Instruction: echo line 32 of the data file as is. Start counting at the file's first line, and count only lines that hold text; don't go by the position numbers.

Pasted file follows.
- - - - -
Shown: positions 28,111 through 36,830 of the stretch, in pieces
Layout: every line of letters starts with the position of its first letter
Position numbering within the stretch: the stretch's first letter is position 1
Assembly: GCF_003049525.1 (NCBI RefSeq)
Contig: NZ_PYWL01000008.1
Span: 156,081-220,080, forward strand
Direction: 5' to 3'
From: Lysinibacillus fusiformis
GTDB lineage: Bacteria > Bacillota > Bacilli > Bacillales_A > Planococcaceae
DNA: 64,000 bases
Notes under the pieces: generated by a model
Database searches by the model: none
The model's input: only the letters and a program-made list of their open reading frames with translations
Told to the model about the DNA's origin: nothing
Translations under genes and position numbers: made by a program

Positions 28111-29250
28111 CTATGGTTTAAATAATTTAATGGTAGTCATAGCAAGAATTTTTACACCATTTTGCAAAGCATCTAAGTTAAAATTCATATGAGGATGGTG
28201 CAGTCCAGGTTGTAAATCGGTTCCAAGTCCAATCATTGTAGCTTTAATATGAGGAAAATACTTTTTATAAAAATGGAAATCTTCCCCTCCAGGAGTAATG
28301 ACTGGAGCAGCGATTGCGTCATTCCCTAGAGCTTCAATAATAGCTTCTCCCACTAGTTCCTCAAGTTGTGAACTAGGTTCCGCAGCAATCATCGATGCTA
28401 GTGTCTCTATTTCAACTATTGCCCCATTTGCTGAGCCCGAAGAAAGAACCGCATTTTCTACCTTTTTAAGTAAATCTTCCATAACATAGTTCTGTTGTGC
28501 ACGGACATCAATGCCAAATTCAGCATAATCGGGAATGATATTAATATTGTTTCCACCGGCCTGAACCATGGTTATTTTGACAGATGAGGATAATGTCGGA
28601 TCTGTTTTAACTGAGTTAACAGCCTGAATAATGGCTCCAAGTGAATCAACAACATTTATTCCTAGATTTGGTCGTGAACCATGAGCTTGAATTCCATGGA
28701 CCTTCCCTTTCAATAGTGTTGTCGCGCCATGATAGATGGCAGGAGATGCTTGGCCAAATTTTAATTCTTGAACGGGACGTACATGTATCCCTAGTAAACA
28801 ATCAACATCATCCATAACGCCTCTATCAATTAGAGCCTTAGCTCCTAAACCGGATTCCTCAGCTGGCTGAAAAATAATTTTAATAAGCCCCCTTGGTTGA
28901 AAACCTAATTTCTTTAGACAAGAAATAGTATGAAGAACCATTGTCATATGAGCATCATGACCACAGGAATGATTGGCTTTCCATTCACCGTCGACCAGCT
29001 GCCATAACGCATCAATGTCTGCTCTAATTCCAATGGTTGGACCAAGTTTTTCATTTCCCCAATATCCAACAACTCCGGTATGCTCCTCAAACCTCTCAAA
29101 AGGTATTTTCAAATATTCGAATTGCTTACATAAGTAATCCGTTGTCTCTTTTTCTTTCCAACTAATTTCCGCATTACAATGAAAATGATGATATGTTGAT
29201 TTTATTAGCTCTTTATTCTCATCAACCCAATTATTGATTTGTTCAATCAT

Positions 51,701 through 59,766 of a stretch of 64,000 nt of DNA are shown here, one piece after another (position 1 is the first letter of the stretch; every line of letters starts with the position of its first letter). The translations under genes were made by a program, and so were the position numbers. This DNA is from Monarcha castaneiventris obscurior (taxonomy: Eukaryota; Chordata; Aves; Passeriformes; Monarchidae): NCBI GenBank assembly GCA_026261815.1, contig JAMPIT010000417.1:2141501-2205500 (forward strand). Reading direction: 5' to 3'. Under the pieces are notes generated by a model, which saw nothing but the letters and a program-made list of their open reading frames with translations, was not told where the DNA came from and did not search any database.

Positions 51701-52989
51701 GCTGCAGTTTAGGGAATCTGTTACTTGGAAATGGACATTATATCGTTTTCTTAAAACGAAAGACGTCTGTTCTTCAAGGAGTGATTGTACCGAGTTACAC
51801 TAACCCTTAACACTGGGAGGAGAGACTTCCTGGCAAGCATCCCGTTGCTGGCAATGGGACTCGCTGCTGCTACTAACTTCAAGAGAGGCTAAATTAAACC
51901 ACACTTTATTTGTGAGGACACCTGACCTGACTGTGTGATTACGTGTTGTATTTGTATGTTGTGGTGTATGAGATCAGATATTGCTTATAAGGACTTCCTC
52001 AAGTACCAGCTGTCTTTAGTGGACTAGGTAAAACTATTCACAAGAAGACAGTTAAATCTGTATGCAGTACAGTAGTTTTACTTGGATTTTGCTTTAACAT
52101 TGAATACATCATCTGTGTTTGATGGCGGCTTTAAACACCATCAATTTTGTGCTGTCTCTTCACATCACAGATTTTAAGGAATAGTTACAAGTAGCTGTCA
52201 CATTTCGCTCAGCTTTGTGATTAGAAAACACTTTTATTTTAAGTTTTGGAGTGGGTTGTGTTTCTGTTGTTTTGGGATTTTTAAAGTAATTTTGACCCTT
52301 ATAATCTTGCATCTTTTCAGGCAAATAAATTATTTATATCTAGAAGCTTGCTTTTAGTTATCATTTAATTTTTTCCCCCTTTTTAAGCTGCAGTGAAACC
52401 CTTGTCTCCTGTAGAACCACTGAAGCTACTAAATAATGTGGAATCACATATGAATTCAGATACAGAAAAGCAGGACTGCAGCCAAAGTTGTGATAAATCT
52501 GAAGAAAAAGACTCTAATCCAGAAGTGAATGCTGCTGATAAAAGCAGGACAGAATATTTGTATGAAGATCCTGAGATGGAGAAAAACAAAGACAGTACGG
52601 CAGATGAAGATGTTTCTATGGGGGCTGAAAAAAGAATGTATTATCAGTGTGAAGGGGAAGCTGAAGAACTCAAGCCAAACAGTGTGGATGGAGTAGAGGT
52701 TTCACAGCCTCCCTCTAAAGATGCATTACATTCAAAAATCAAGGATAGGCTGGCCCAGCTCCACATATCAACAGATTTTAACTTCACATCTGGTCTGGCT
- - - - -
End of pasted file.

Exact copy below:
51801 TAACCCTTAACACTGGGAGGAGAGACTTCCTGGCAAGCATCCCGTTGCTGGCAATGGGACTCGCTGCTGCTACTAACTTCAAGAGAGGCTAAATTAAACC